328- \ref lemon::MaxBipartiteMatching "MaxBipartiteMatching" Hopcroft-Karp
329  augmenting path algorithm for calculate maximum cardinality matching in
330  bipartite graphs
331- \ref lemon::PrBipartiteMatching "PrBipartiteMatching" Push-Relabel
332  algorithm for calculate maximum cardinality matching in bipartite graphs
333- \ref lemon::MaxWeightedBipartiteMatching "MaxWeightedBipartiteMatching"
334  Successive shortest path algorithm for calculate maximum weighted matching
335  and maximum weighted bipartite matching in bipartite graph
336- \ref lemon::MinCostMaxBipartiteMatching "MinCostMaxBipartiteMatching"
337  Successive shortest path algorithm for calculate minimum cost maximum
338  matching in bipartite graph
339- \ref lemon::MaxMatching "MaxMatching" Edmond's blossom shrinking algorithm
340  for calculate maximum cardinality matching in general graph
341- \ref lemon::MaxWeightedMatching "MaxWeightedMatching" Edmond's blossom
342  shrinking algorithm for calculate maximum weighted matching in general
343  graph
344- \ref lemon::MaxWeightedPerfectMatching "MaxWeightedPerfectMatching"
345  Edmond's blossom shrinking algorithm for calculate maximum weighted
346  perfect matching in general graph
347
348\image html bipartite_matching.png
349\image latex bipartite_matching.eps "Bipartite Matching" width=\textwidth
350
351*/
352
353/**
354@defgroup spantree Minimum Spanning Tree algorithms
355@ingroup algs
356\brief Algorithms for finding a minimum cost spanning tree in a graph.
357
358This group describes the algorithms for finding a minimum cost spanning
359tree in a graph
360*/
361
362
363/**
364@defgroup auxalg Auxiliary algorithms
365@ingroup algs
366\brief Auxiliary algorithms implemented in LEMON.
367
368This group describes some algorithms implemented in LEMON
369in order to make it easier to implement complex algorithms.
370*/
371
372/**
373@defgroup approx Approximation algorithms
374\brief Approximation algorithms.
375
376This group describes the approximation and heuristic algorithms
377implemented in LEMON.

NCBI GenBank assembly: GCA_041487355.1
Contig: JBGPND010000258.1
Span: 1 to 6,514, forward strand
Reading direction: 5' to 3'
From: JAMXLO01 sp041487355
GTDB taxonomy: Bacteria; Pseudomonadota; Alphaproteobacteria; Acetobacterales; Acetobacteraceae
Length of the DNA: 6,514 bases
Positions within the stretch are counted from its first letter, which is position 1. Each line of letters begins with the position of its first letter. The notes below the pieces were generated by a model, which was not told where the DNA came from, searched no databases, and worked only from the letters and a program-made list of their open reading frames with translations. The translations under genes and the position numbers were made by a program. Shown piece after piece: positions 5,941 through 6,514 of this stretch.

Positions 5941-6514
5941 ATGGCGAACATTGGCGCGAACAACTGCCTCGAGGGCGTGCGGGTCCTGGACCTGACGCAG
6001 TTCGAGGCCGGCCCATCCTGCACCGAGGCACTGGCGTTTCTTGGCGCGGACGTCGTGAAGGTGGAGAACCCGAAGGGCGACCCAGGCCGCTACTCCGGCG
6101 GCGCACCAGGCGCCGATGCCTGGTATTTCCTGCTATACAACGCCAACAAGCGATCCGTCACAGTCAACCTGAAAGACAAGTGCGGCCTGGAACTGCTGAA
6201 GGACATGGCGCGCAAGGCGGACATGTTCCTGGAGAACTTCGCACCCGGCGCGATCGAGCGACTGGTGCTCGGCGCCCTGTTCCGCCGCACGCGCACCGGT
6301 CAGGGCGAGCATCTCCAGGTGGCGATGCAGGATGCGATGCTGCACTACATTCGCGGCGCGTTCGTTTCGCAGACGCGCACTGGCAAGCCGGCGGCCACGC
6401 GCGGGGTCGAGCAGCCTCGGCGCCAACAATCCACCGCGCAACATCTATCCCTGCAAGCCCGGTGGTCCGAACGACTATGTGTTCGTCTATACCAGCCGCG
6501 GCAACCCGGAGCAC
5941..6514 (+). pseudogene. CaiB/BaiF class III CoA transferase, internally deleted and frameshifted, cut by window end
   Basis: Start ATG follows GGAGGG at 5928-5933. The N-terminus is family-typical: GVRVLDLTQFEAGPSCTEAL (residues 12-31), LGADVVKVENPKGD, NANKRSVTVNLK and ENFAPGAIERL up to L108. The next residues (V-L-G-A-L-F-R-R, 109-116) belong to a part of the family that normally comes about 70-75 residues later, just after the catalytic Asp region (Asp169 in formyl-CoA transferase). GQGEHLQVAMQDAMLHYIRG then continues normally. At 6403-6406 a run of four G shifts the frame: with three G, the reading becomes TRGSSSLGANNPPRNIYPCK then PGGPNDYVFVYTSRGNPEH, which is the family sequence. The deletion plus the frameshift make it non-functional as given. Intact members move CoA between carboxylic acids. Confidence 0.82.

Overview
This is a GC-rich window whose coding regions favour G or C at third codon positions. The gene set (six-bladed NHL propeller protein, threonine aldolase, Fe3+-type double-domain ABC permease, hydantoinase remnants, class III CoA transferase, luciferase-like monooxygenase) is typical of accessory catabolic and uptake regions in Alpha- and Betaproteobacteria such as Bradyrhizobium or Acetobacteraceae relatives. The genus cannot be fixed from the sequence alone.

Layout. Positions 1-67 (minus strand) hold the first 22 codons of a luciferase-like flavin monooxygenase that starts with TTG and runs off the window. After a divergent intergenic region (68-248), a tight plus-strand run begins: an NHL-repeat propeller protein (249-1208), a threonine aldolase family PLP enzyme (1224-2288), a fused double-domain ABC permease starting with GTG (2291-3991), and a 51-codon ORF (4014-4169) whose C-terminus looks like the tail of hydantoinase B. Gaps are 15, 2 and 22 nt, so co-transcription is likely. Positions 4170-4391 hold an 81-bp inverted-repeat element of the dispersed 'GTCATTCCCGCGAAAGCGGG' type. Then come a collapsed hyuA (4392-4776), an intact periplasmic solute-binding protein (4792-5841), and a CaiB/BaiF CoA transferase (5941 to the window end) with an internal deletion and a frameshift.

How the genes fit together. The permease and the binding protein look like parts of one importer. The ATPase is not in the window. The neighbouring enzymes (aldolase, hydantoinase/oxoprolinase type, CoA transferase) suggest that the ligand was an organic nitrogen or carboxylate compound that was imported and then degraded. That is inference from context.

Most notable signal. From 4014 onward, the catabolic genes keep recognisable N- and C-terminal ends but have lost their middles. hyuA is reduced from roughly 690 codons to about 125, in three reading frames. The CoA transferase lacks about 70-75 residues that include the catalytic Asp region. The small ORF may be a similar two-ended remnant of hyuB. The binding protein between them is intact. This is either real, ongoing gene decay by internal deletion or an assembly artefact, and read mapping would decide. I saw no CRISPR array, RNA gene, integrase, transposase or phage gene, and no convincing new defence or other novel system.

378*/
379
380/**
381@defgroup gen_opt_group General Optimization Tools
382\brief This group describes some general optimization frameworks
383implemented in LEMON.
384
385This group describes some general optimization frameworks
386implemented in LEMON.
387
388*/
389
390/**
391@defgroup lp_group Lp and Mip solvers
392@ingroup gen_opt_group
393\brief Lp and Mip solver interfaces for LEMON.
394
395This group describes Lp and Mip solver interfaces for LEMON. The
396various LP solvers could be used in the same manner with this
397interface.
398
399*/
400
401/**
402@defgroup lp_utils Tools for Lp and Mip solvers
403@ingroup lp_group
404\brief Helper tools to the Lp and Mip solvers.
405
406This group adds some helper tools to general optimization framework
407implemented in LEMON.
408*/
409
410/**
411@defgroup metah Metaheuristics
412@ingroup gen_opt_group
413\brief Metaheuristics for LEMON library.
414
415This group describes some metaheuristic optimization tools.
416*/
417
418/**
419@defgroup utils Tools and Utilities
420\brief Tools and utilities for programming in LEMON
421
422Tools and utilities for programming in LEMON.
423*/
424
425/**
426@defgroup gutils Basic Graph Utilities
427@ingroup utils
428\brief Simple basic graph utilities.
429
430This group describes some simple basic graph utilities.
431*/
432
433/**
434@defgroup misc Miscellaneous Tools
435@ingroup utils
436\brief Tools for development, debugging and testing.
437
438This group describes several useful tools for development,
439debugging and testing.
440*/
441
442/**
443@defgroup timecount Time measuring and Counting
444@ingroup misc
445\brief Simple tools for measuring the performance of algorithms.
446
447This group describes simple tools for measuring the performance
448of algorithms.
449*/
450
451/**
452@defgroup graphbits Tools for Graph Implementation
453@ingroup utils
454\brief Tools to make it easier to create graphs.
455
456This group describes the tools that makes it easier to create graphs and